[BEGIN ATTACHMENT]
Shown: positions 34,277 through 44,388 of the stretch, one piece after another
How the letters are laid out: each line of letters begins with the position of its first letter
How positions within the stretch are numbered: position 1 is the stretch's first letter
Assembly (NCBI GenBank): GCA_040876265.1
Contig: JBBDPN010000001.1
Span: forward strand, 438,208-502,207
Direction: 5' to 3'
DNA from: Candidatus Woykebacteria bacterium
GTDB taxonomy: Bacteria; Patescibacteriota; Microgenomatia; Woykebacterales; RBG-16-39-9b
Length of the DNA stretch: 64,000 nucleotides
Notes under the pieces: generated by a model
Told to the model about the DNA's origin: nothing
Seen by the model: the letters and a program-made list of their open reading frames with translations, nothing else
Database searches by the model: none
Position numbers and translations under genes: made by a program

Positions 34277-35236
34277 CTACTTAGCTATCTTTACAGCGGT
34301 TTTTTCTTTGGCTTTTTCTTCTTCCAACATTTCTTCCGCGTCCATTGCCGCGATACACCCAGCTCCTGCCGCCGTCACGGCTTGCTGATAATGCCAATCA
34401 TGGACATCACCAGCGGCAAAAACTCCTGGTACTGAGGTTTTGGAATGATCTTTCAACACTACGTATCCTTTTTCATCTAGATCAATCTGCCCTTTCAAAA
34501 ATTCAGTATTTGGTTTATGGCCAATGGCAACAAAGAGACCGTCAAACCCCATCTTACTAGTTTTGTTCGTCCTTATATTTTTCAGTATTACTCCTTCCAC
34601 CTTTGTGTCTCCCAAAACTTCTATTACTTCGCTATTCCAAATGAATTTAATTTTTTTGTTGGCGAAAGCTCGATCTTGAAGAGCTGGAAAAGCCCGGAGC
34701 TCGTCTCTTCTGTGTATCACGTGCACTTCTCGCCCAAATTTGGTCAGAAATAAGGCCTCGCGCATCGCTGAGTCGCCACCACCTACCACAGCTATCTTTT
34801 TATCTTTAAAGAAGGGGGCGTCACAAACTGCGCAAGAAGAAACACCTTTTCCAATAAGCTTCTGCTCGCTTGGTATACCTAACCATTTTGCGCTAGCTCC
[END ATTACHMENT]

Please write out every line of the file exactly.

Shown: positions 34,277 through 44,388 of the stretch, one piece after another
How the letters are laid out: each line of letters begins with the position of its first letter
How positions within the stretch are numbered: position 1 is the stretch's first letter
Assembly (NCBI GenBank): GCA_040876265.1
Contig: JBBDPN010000001.1
Span: forward strand, 438,208-502,207
Direction: 5' to 3'
DNA from: Candidatus Woykebacteria bacterium
GTDB taxonomy: Bacteria; Patescibacteriota; Microgenomatia; Woykebacterales; RBG-16-39-9b
Length of the DNA stretch: 64,000 nucleotides
Notes under the pieces: generated by a model
Told to the model about the DNA's origin: nothing
Seen by the model: the letters and a program-made list of their open reading frames with translations, nothing else
Database searches by the model: none
Position numbers and translations under genes: made by a program

Positions 34277-35236
34277 CTACTTAGCTATCTTTACAGCGGT
34301 TTTTTCTTTGGCTTTTTCTTCTTCCAACATTTCTTCCGCGTCCATTGCCGCGATACACCCAGCTCCTGCCGCCGTCACGGCTTGCTGATAATGCCAATCA
34401 TGGACATCACCAGCGGCAAAAACTCCTGGTACTGAGGTTTTGGAATGATCTTTCAACACTACGTATCCTTTTTCATCTAGATCAATCTGCCCTTTCAAAA
34501 ATTCAGTATTTGGTTTATGGCCAATGGCAACAAAGAGACCGTCAAACCCCATCTTACTAGTTTTGTTCGTCCTTATATTTTTCAGTATTACTCCTTCCAC
34601 CTTTGTGTCTCCCAAAACTTCTATTACTTCGCTATTCCAAATGAATTTAATTTTTTTGTTGGCGAAAGCTCGATCTTGAAGAGCTGGAAAAGCCCGGAGC
34701 TCGTCTCTTCTGTGTATCACGTGCACTTCTCGCCCAAATTTGGTCAGAAATAAGGCCTCGCGCATCGCTGAGTCGCCACCACCTACCACAGCTATCTTTT
34801 TATCTTTAAAGAAGGGGGCGTCACAAACTGCGCAAGAAGAAACACCTTTTCCAATAAGCTTCTGCTCGCTTGGTATACCTAACCATTTTGCGCTAGCTCC